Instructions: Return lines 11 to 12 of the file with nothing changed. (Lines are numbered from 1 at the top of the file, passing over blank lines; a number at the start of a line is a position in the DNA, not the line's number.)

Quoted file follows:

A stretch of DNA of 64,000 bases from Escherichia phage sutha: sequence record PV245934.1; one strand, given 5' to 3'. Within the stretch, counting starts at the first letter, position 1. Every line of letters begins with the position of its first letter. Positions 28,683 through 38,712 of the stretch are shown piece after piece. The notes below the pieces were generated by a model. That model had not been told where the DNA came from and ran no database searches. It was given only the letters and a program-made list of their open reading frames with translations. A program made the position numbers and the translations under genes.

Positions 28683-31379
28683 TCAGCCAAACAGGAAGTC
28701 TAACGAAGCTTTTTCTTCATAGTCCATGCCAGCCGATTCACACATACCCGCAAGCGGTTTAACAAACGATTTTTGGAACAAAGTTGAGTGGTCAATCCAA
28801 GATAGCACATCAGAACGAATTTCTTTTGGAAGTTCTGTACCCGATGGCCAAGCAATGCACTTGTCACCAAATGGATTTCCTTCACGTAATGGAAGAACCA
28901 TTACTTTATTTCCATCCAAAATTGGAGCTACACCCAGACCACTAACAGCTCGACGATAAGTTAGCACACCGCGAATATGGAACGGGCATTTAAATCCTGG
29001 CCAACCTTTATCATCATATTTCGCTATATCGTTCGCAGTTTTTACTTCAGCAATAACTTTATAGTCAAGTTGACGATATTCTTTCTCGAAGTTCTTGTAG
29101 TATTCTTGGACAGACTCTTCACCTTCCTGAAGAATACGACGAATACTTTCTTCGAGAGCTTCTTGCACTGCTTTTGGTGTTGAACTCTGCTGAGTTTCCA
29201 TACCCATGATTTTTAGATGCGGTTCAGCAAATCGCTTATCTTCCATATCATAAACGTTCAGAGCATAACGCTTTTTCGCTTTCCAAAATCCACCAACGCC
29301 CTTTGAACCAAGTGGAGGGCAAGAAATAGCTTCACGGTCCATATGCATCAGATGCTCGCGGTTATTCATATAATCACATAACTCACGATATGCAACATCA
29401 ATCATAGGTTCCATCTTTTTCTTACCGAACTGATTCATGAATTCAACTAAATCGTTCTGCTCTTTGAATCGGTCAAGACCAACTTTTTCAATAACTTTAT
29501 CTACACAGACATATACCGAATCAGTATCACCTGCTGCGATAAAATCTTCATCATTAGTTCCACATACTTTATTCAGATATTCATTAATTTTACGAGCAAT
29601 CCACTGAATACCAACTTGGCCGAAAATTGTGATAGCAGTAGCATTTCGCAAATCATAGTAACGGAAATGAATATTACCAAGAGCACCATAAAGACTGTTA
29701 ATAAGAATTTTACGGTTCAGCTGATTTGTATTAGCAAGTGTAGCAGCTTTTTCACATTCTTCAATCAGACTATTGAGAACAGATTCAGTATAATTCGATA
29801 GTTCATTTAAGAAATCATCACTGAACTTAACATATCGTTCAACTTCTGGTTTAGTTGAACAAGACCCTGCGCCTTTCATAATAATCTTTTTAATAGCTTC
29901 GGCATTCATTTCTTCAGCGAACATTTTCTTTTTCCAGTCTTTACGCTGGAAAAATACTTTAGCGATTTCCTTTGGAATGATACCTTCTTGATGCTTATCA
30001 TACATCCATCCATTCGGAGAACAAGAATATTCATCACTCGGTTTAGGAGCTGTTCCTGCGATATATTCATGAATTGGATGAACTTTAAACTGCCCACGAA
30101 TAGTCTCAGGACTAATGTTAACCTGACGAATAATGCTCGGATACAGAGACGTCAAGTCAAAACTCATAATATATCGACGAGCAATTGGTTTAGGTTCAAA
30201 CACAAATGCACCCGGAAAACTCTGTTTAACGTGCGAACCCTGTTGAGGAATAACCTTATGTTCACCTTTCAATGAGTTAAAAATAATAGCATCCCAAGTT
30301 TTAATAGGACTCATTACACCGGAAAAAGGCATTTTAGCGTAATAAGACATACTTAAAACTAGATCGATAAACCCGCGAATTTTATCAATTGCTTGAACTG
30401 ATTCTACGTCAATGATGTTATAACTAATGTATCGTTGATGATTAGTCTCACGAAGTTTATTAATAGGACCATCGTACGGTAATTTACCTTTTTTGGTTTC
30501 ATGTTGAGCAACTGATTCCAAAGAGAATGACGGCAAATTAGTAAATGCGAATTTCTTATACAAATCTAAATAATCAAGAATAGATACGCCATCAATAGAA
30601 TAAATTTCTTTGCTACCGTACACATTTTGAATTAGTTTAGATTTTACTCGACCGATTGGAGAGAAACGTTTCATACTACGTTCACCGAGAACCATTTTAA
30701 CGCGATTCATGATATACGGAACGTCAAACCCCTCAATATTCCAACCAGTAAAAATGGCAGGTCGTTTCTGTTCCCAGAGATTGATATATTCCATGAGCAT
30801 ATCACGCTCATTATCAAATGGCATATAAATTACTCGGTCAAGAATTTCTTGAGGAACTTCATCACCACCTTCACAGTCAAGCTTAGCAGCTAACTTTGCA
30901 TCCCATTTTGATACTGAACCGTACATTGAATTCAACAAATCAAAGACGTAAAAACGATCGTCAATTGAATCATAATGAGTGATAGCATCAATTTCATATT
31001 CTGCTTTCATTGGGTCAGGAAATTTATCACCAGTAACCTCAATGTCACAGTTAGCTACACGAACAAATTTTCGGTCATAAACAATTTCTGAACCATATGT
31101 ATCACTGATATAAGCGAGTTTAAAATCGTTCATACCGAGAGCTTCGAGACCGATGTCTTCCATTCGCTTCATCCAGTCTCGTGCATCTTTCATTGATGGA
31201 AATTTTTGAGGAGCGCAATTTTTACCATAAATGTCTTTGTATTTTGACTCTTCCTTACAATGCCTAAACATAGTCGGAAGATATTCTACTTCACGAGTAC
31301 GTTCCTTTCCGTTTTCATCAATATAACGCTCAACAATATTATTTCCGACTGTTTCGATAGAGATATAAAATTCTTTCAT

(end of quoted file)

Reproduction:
29401 ATCATAGGTTCCATCTTTTTCTTACCGAACTGATTCATGAATTCAACTAAATCGTTCTGCTCTTTGAATCGGTCAAGACCAACTTTTTCAATAACTTTAT
29501 CTACACAGACATATACCGAATCAGTATCACCTGCTGCGATAAAATCTTCATCATTAGTTCCACATACTTTATTCAGATATTCATTAATTTTACGAGCAAT